Rigoberto Advincula, leader of the Macromolecular Nanomaterials group

Advincula was recognized by the AAAS section on Engineering for his “distinguished contributions in the field of polymer science, particularly in interfacial chemistry, characterization and synthesis of hybrid macromolecular architectures and applications.” 

Advincula is a UT-ORNL Governor's Chair and leads ORNL’s Macromolecular Nanomaterials group in the Center for Nanophase Materials Science. His areas of research include utilizing the structure and functionalities of materials on a near-atomic scale, characterizing and developing new materials sensors, optics, biotechnology, biomedicine, energy production and advanced manufacturing.

Advincula received his doctorate in chemistry from the University of Florida. He did post-doctoral work at Stanford University and the Max Planck Institute for Polymer Research in Germany. He earned his bachelor’s degree in chemistry from the University of the Philippines. 

He came to ORNL in 2020 as a joint faculty member at UT and ORNL and was appointed as a Governor’s Chair. Advincula was elected as a Fellow of the Royal Society of Chemistry, the oldest official group devoted to chemistry, the American Chemical Society, the Polymer Science and Engineering Division, the Polymer Chemistry Division, and the National Academy of Inventors.

Takeshi Egami, UT-ORNL distinguished scientist in the Physical Science Directorate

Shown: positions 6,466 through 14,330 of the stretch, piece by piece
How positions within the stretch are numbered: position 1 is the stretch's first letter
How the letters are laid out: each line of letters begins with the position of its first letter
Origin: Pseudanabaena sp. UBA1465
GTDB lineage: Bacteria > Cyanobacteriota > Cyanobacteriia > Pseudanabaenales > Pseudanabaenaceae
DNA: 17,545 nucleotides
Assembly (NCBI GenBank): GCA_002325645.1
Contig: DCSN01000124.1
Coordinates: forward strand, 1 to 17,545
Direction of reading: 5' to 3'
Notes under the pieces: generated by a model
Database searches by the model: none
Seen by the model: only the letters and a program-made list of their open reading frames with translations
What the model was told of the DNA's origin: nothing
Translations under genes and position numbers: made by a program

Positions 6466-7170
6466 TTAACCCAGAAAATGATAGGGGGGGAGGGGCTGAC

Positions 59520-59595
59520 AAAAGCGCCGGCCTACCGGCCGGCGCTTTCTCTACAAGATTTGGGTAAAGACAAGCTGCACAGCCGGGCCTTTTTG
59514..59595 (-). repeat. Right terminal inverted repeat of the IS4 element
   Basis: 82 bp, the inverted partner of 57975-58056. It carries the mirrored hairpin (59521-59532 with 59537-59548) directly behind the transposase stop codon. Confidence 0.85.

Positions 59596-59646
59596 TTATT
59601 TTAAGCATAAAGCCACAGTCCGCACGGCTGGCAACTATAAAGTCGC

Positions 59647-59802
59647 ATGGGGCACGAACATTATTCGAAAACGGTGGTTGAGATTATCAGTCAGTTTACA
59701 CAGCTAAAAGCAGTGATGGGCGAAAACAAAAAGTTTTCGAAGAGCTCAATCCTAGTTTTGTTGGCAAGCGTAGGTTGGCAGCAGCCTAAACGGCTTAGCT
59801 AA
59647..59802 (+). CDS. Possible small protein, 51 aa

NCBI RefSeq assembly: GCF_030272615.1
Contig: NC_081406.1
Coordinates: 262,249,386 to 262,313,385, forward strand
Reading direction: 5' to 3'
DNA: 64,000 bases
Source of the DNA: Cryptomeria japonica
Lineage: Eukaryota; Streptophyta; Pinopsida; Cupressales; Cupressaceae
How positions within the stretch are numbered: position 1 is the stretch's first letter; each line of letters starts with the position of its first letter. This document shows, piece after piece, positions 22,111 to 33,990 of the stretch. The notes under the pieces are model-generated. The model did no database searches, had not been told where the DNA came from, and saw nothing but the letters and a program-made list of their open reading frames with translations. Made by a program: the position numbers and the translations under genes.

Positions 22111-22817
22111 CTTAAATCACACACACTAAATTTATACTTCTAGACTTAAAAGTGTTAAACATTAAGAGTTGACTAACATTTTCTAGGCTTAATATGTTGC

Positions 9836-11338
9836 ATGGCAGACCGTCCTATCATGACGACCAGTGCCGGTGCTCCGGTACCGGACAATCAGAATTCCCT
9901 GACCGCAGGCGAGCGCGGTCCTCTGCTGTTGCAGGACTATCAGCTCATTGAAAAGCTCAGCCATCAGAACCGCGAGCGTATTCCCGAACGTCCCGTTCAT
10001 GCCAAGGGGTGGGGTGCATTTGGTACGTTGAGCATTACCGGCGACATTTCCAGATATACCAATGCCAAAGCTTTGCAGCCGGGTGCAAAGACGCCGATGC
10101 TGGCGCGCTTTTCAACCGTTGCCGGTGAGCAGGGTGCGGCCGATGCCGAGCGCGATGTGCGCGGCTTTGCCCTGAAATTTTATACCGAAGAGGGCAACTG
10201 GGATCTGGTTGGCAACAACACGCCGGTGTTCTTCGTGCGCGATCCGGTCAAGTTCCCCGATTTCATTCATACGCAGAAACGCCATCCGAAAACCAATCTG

Egami was recognized by the AAAS section on Physics for his “distinguished contributions to condensed matter physics and materials science, particularly for pioneering uses of neutron and synchrotron X-ray scattering techniques to analyze local atomic correlations in complex systems.”

The complex systems that he explores include glasses, liquids, and electronic oxides, such as high-temperature superconductors.

Egami received his bachelor’s degree in applied physics from the University of Tokyo in 1968, and his doctorate in materials science from the University of Pennsylvania in 1971. After the postdoctoral research at the University of Sussex, U.K. and Max-Planck-Institute in Stuttgart, Germany, he returned to the University of Pennsylvania in 1973 as Assistant Professor. He was promoted to Associate Professor in 1976, to Professor in 1980, and was the Chair of the Department of Materials Science and Engineering from 1997 to 2002. He moved to the current position in 2003. He was the director of University of Tennessee-ORNL Joint Institute for Neutron Sciences from 2008-2015.

AAAS is the world’s largest general scientific society and publisher of the journal Science, as well as Science Translational MedicineScience Signaling; a digital, open-access journal, Science AdvancesScience Immunology; and Science Robotics. AAAS was founded in 1848 and includes more than 250 affiliated societies and academies of science.